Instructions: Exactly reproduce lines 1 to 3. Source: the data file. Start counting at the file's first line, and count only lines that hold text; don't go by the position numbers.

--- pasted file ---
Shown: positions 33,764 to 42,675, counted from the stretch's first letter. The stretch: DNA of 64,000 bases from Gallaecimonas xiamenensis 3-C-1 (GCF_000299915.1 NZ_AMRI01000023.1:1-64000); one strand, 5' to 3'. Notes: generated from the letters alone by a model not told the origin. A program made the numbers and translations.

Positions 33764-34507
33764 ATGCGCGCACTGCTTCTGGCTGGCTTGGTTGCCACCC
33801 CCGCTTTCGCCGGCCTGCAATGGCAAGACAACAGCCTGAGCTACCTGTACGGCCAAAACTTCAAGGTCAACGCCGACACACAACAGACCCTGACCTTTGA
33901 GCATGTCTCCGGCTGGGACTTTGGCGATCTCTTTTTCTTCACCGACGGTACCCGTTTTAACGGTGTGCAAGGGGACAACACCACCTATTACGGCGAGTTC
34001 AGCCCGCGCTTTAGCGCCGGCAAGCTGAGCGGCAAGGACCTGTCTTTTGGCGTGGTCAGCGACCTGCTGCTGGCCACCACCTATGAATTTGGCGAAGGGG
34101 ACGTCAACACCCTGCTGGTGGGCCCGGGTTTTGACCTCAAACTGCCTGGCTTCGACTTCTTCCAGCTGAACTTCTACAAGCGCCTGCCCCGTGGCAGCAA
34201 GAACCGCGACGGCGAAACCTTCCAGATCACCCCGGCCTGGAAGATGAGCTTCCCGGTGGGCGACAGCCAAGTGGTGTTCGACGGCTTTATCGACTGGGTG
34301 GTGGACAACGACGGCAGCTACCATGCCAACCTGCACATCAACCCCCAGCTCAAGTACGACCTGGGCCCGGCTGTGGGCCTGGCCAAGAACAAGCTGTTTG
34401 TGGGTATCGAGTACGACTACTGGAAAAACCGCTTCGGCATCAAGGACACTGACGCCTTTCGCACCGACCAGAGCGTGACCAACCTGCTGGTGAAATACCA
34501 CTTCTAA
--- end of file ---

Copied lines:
Shown: positions 33,764 to 42,675, counted from the stretch's first letter. The stretch: DNA of 64,000 bases from Gallaecimonas xiamenensis 3-C-1 (GCF_000299915.1 NZ_AMRI01000023.1:1-64000); one strand, 5' to 3'. Notes: generated from the letters alone by a model not told the origin. A program made the numbers and translations.

Positions 33764-34507
33764 ATGCGCGCACTGCTTCTGGCTGGCTTGGTTGCCACCC